Property Valuation: Why It Matters and How to Determine It

Market Insights
New Construction
Fix & Flip
Full name
11 Jan 2022
5 min read
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When considering a real estate investment, one of the most important factors to determine is the true value of your property.

To be clear, this is not the price that you pay for your property. Property value, according to Investopedia, is the present worth of future benefits arising from the ownership of the property. Price, on the other hand, is influenced by the seller’s motivations, the underlying condition of the home, and the immediate state of the market.  

So although you may have found a distressed buyer who was willing to sell you a property for $100,000 - its value could be closer to $150,000. Big difference. And if you’re going to repair the property, there’s a chance it could be worth as much as $200,000.

Let’s dive into why real estate investors should be concerned with property valuations, and then look at how to determine them.

Why Do Property Valuations Matter?

The first time a property valuation comes into play for a real estate investor is when you’re purchasing a property and planning on improving it - either as a fix and flip or to keep as a long term rental. In that case, you’ll likely be seeking a property loan for the ARV, or After-Repair Value.  Because of this, property valuation is critical for obtaining a private real estate loan.

In fact, the “70% Rule” has typically been the standard in the house flipping industry. While it’s not truly an exact rule, many industry insiders suggest that you can protect your profit margins if you spend no more than 70% of its ARV in both the purchase and repair costs.

Accurate property valuations can keep you from buying a property at too high a price - especially in a seller’s market. It can also keep you from over-renovating a property beyond its potential worth in the future.

The value of your property also influences what you pay in property taxes, as well as  how much property insurance you should get. For instance, let’s say you insured the house mentioned above that was purchased for $100,000 for that price, but it was actually worth $200,000 after repairs. In the case of a total loss, the insurance company would only pay out $100,000 - which would not replace your property.

How To Value a Property  

When determining the value of a property, it’s important to recognize that there are various valuation methods available.

In the three following cases, you will notice that doing due diligence and having accurate data (both on the property you’re considering and on external factors) will help you make the most correct valuation. Do not underestimate this step.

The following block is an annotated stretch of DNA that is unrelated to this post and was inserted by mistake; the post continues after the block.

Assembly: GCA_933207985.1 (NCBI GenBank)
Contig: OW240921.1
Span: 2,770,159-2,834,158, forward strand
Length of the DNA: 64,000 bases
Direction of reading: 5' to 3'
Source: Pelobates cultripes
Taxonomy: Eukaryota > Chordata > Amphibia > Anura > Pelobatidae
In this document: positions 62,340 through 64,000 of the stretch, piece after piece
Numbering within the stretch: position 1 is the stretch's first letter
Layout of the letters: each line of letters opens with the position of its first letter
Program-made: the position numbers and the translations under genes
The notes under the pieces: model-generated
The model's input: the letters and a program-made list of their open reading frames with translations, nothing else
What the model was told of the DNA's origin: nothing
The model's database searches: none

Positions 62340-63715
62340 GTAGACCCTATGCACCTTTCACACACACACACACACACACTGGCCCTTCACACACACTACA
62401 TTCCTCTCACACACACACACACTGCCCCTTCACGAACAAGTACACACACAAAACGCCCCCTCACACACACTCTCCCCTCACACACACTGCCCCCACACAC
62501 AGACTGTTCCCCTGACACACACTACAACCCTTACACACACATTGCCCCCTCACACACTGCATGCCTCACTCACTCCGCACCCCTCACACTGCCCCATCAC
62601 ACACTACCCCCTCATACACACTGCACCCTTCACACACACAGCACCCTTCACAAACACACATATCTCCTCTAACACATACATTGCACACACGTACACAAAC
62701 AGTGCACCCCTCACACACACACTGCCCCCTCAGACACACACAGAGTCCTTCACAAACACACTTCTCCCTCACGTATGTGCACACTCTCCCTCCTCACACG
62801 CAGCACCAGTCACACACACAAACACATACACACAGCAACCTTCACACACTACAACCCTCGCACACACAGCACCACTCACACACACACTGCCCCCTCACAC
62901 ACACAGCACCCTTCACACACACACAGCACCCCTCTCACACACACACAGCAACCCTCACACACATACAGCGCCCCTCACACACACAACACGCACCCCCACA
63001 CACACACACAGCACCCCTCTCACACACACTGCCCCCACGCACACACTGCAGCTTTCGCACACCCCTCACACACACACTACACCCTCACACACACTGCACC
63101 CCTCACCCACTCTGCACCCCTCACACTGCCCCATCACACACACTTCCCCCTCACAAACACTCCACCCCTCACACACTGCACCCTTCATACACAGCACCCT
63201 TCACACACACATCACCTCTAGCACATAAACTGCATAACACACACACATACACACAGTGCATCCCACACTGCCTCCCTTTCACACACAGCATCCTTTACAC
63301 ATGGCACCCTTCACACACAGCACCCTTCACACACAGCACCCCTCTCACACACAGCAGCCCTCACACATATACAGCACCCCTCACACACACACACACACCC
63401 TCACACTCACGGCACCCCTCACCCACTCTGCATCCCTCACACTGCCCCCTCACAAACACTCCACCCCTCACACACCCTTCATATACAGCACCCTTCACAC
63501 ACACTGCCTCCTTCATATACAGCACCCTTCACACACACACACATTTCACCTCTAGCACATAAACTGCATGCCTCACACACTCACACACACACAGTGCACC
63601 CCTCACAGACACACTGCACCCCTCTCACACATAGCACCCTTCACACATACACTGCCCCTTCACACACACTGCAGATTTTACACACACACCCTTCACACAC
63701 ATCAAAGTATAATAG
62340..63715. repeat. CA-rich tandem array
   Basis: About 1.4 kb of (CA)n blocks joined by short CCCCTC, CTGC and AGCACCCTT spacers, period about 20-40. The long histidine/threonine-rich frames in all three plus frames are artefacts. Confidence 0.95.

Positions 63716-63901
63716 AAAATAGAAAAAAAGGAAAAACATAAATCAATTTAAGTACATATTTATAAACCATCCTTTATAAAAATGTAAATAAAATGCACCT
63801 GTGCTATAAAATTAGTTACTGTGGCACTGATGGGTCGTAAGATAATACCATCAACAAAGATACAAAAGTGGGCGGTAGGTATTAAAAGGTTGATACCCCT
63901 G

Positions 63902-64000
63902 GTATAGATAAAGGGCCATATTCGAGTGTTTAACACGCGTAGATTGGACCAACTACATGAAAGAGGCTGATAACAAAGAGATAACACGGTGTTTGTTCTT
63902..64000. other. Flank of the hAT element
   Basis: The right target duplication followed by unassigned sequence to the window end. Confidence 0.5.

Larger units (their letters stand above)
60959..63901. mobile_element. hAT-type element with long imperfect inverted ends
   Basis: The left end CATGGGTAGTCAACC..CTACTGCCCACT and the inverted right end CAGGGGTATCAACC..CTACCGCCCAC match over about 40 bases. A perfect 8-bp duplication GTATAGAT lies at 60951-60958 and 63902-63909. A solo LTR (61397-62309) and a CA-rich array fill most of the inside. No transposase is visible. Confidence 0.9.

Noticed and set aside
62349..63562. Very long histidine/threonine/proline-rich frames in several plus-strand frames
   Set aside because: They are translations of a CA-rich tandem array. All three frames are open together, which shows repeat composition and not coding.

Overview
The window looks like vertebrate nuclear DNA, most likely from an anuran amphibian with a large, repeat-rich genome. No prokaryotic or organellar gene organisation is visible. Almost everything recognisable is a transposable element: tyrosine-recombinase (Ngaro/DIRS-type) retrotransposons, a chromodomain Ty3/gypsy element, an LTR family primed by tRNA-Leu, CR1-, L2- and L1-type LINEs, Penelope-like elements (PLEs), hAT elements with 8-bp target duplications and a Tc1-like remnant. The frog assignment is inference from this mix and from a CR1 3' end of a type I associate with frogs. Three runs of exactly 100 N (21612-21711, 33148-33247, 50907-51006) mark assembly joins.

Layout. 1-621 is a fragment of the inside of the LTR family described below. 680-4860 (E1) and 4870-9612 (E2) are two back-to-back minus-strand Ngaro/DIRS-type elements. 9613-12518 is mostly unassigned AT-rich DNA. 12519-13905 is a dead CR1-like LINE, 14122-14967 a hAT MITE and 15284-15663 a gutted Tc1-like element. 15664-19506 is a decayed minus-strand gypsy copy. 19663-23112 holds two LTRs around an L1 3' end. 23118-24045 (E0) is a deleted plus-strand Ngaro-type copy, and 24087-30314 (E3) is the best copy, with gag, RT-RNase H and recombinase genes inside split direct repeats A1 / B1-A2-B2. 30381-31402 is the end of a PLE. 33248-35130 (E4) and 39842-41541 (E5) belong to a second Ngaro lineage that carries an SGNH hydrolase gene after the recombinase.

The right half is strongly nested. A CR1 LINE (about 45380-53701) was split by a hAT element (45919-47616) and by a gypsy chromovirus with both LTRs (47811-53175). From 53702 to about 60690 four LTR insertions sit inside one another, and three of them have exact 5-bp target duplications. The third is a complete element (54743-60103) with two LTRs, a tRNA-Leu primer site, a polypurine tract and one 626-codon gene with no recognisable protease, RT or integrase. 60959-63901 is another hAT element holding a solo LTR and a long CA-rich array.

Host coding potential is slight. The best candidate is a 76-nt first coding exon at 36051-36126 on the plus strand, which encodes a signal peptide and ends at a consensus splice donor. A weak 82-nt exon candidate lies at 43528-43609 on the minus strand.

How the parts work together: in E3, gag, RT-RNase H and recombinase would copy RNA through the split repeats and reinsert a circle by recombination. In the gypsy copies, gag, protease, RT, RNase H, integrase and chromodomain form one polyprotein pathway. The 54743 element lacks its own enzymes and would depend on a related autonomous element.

1. The Sales Comparison Approach

Also known as a Comparative Market Analysis or CMA, this approach uses “comps”, or comparable sales. These are similar properties that have recently sold in the same neighborhood.

While location is the most important factor, other factors to consider include similar size or square footage, number of rooms, age, condition and the quality of any renovation work done to the property.

After gathering data on three to five of these properties, you can find an average price between them all that could be applied to your property. You should make adjustments up or down based on how your property compares to the comps.

For instance, if your property will have renovation work completed that the comparable properties do not, such as a newly remodeled kitchen or a finished basement, then you would raise your property value slightly higher to account for that.

2. The Income Approach

While the Comparative Market Analysis typically works best for single family homes, a property with the sole purpose of generating income is often valued differently. This is often the case for properties such as commercial real estate or apartment buildings.

To do this, you need to first calculate the net operating income of the property in question, which is simply taking the revenue and subtracting the expenses. Then, divide that by the capitalization rate, which calculates your returns on the property over time.

3. The Cost Approach

For those times when you’re dealing with a truly unique property such as a school, hospital or church, the cost approach method of property valuation can be helpful. There are usually little to no comps in the area, and they have unique characteristics that are hard to duplicate.

To value a property like this, it is best to calculate the cost of replacing it completely. Something that should be considered in this case is depreciation.

Lean On Reliable Partners

Calculating property value can influence many aspects of your investment, so it’s a critical step that you want to get right. To ensure you’re taking all appropriate factors into consideration, it’s best to lean on trusted professionals so that you have a variety of informed perspectives.

Your private lender can help advise you on how to most accurately and effectively determine the value of a property today and in the future. If you’re looking for guidance on how to take the next steps for your upcoming real estate investment, connect with an advisor at Temple View Capital today. As a hard money lender for non-owner-occupied investment properties, they are experienced at working with real estate investors who rely on accurate property valuations to minimize risk and maximize returns.